LVMH sells its stake in auction house

LVMH Moët Hennessy Louis Vuitton plans to sell its remaining 27.5% stake in the auction house Phillips de Pury & Luxembourg to the co-chief executives of Phillips, Simon de Pury and Daniella Luxembourg, the auction house said yesterday. Terms of the deal were not disclosed.

In 1999, LVMH bought Phillips, a 203-year-old English house that specialized in middle-market merchandise, with aspirations of transforming it into a high-end business that would rival Sotheby’s and Christie’s. Two years later, Bernard Arnault, LVMH chairman and CEO, merged Phillips with de Pury & Luxembourg, a private art dealership. But a year ago, after analysts estimated that LVMH’s foray into art had cost the company hundreds of millions of dollars, LVMH sold all but 27.5% of its shares of Phillips to de Pury and Luxembourg.

Phillips’s decline has been the subject of much art world speculation over the last two years because its sales totals have been mediocre while guarantees—undisclosed sums promised to sellers regardless of the sale’s outcome—have been hefty, The New York Times reports. Then in November, after a disastrous Impressionist and modern art auction that totaled $7 million, one-seventh of its low $49.3 million estimate, rumors grew that the company would be forced to close.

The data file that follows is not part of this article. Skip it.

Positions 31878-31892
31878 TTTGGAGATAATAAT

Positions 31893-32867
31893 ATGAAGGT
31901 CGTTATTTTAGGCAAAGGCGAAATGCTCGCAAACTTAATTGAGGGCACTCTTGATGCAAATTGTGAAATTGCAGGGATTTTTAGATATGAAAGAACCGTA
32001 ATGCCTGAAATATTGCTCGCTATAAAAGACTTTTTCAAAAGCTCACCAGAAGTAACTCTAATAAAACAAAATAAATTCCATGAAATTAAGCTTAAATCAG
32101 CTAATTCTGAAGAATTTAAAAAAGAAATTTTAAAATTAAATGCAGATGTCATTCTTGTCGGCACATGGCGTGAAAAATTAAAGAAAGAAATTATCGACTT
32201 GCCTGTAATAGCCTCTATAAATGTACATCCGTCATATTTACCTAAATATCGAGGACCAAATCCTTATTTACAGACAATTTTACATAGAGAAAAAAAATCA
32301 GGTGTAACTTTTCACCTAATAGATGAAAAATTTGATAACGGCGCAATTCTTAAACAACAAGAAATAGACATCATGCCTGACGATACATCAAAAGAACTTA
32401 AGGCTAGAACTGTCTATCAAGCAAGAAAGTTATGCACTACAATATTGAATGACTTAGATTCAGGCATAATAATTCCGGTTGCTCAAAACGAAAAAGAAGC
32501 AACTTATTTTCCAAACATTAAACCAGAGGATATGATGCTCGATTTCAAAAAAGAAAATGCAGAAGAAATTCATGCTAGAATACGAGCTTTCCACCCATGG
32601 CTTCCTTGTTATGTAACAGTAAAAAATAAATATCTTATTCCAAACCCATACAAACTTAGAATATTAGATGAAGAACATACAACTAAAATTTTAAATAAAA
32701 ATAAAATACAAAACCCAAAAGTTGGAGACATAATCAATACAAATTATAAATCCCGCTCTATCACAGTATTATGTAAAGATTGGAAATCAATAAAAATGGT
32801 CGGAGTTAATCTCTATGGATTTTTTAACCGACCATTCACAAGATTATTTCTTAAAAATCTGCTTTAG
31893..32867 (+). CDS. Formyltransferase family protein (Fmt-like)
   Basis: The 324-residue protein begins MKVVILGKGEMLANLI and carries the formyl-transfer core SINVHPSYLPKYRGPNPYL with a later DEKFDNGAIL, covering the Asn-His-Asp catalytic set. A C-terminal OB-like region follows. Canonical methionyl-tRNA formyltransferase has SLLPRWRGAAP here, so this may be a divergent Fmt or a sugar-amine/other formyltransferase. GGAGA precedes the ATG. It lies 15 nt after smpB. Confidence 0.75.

de Pury and Luxembourg said that they intended to keep the business going, but on a smaller scale, the Times reports.

A total of 50 of the auction house’s 135 employees were laid off, the Times reports. Most of the people who were dismissed, de Pury said, were administrative staff members in the United States and in London. The company also announced that it would move out of its sleek headquarters on West 57th Street in March and consolidate its New York operations at 450 West 15th Street in Chelsea, a space it originally rented to exhibit contemporary art. de Pury said Phillips would conduct its auctions there.

Phillips will no longer hold regular sales of Impressionist and modern art, traditionally the biggest moneymakers in the auction business, although it will still do private sales in that category, the Times reports. It will continue to hold auctions in New York for American paintings, photography, design, watches, and contemporary art. Jewelry sales will take place only in Geneva, and sales of Swiss paintings will be held in Zurich.